As you know after my post on Friday, I participated in the 24 Hours of Adrenalin over the weekend.
We were registered in the 150-189 year old (combined ages) category and we felt like we would have a competitive team as we raced around the 17.1 km course at the Canmore Nordic Centre. With only 462 m climbing, mostly on fire roads, the course was similar to a typical ride at home in Jasper. Our riding styles were poised to take advantage of the two lengthy singletrack descents, both strewn with roots and rocks.
When the race ended, we were on the podium in 3rd place.
What I didn’t mention was that the entire thing came together at the last minute.
How to Podium at the 24 hours of Adrenalin
Step 1: Don’t Worry About the Details
Our entire 24 Hours of Adrenalin experience started with an invite from our local bike shop in February. We had 5 people registered within a few days. But then illness, life, and odd combinations of the two, started knocking guys off the team.
As of last Monday, our 5-man relay team was a rider short and we missed the waiver-signing deadline. After spending the majority of the week fully prepared to be disqualified, we finally heard the verdict on Thursday; just show up and race.
Step 2: Call in an Ace
On Friday, another team member dropped out, citing a blown head gasket that prevented him from making the 8-hour drive from Vancouver.
Fortunately, our local bike shop has a long-standing relationship with born and raised Jasperite, and current national cross country marathon champion Cory Wallace. After a few quick phone calls, we added him to the roster.
Step 3: Let Cory Wallace Do the Work
When Cory agreed to race, he did warn us he couldn’t stay for the entire night. He could only commit to the opening 5 hours.
He ran the Le Man’s start and threw down a 49:22 lap. It was the fastest lap of the entire race, and he followed it up with a 52:20. By the time he came off the bike, he’d completed 6 laps, none slower than 54:29, and he’d handed us a 25-minute lead.
Step 4: Squander the Lead
Cory left us with a commanding lead, but without him, we were essentially a 4-man team. Mind you, we were all fast cyclists; we just hadn’t trained specifically.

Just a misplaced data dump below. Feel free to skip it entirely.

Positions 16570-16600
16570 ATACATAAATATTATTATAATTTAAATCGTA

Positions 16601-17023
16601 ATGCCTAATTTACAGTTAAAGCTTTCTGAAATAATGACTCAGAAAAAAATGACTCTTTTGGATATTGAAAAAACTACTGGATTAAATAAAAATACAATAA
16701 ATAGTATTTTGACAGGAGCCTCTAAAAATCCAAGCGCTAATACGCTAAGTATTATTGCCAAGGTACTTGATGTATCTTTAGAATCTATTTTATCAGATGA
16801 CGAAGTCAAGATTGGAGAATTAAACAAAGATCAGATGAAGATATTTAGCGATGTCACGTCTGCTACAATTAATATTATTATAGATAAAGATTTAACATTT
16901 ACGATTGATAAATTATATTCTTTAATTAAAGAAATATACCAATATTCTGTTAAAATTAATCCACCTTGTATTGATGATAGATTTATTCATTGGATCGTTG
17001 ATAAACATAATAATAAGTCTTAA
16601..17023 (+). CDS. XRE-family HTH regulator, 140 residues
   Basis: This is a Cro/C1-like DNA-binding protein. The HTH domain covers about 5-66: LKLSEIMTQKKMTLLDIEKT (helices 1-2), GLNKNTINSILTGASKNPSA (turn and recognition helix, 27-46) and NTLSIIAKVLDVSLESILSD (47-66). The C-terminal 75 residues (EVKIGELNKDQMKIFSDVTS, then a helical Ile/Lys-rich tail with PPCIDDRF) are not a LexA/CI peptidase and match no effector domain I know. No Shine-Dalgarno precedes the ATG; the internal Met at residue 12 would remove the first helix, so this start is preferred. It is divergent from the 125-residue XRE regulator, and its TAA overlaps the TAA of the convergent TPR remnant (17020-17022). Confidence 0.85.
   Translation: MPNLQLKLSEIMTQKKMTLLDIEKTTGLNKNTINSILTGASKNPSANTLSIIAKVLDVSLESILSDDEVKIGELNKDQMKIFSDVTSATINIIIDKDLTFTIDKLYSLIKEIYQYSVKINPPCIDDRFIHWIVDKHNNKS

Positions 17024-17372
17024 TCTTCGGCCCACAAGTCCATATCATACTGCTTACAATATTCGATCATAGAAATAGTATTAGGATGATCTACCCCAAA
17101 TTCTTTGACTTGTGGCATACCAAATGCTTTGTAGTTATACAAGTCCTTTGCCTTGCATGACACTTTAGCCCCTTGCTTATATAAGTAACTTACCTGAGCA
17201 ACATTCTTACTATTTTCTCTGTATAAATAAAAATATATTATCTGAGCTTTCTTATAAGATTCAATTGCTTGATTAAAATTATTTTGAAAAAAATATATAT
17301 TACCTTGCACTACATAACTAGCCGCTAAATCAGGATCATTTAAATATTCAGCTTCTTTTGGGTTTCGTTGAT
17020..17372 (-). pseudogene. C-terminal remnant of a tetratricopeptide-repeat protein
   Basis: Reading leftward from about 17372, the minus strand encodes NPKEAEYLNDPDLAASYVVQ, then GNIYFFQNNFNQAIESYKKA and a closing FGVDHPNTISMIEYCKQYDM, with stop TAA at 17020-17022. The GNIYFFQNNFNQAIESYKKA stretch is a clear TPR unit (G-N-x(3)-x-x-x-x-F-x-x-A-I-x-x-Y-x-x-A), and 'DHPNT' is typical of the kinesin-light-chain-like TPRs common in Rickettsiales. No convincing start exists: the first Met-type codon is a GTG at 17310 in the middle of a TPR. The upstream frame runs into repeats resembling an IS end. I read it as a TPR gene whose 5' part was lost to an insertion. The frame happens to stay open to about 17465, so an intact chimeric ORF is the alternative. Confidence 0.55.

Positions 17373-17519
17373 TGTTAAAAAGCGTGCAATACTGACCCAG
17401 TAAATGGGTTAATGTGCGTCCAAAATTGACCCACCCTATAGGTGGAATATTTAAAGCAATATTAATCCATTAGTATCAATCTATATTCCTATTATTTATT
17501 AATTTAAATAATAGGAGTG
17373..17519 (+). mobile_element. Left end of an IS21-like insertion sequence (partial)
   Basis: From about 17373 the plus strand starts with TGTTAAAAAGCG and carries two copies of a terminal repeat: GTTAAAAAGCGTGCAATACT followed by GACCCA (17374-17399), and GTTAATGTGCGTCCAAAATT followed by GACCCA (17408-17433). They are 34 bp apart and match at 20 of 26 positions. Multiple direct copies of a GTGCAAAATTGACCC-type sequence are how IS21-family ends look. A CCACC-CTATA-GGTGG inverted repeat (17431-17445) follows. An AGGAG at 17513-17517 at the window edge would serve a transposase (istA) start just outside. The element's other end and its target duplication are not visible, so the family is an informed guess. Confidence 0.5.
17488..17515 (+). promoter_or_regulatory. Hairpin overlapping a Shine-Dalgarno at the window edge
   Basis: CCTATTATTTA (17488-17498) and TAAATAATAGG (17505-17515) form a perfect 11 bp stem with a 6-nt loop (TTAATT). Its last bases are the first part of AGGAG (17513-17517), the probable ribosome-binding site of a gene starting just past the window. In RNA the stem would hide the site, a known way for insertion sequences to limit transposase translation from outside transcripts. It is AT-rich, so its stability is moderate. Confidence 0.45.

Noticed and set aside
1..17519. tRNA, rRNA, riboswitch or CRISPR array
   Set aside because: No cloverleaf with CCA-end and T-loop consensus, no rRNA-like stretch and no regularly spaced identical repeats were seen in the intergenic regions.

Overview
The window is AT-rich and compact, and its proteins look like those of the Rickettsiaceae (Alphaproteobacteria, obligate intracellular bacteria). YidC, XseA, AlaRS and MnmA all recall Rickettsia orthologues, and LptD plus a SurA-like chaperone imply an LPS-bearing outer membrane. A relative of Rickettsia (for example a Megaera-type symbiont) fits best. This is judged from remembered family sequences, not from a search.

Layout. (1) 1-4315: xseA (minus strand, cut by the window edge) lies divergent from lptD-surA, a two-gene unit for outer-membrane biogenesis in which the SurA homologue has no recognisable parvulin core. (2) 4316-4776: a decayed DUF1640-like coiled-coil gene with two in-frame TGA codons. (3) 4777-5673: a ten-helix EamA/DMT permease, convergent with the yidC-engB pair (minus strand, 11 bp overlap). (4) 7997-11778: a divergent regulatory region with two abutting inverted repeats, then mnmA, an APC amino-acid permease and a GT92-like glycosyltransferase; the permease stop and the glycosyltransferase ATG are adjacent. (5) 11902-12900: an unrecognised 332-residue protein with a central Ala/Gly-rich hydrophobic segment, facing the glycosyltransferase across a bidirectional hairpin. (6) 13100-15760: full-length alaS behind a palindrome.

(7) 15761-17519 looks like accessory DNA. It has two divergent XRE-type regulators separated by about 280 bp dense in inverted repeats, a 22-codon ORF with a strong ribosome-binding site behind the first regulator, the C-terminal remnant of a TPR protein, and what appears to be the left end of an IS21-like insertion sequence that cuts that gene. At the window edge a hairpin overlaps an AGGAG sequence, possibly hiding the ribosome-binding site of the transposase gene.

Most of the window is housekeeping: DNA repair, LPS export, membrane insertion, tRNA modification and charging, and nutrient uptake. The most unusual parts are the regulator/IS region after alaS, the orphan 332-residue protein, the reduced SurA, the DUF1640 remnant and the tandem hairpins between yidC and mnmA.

Our opening laps were fast. We laid down 3 more sub hour laps before dark. Then we started to grind. Our average lap times were all 1:04:30 or lower; but it wasn’t enough. Our lead slowly disappeared. We dropped from 1st to 2nd. Then we slipped to 3rd place. We were exhausted after racing 16 hours as a four-man team; nobody slept a wink all night.
I still believe we’d have held onto the 3rd position, as we’d put time on the 4th place team throughout the night. But we wanted to beat our friends and natural rivals, Jasper Source For Sports, who had just overtaken us for second place, so we resorted to desperate measures.
Step 5: Call in an Ace, Again
We called Cory and persuaded him to return for a few morning laps. He put in two more fast laps, both just over 56:00 despite a cold morning rain that made for a slippery course.
He pulled us within clawing distance of Jasper Source for Sports, before handing things back to our team for the final lap.
Step 6: Embrace 3rd Place and Congratulate the Winners
We didn’t jump the Jasper Source for Sports team, but we were stoked to land on the podium. And plenty of Jasper cyclists absolutely threw down at the race. Notable performances include:
- Ryan Gardiner – 1st place, Men’s under 40 Solo
- Andrew Bovard – 4th place, Men’s under 40 Solo
- Cam Vos – 6th place, Men’s under 40 Solo (first 24hrs ever)
- Wendy Hall – 4th place, Woman’s Solo (first 24hrs ever)
- Jasper Source for Sports – 2nd place, Men’s 150-189 combined age, 5-person team.
- Freewheel Fatties – 3rd place, Men’s 150-189 combined age, 5-person team.
- 5 Jasper Dads – 4th place, Men’s 190-220 combined age, 5-person team.
Check out the overall race report on Canadian Cycling Magazine’s Website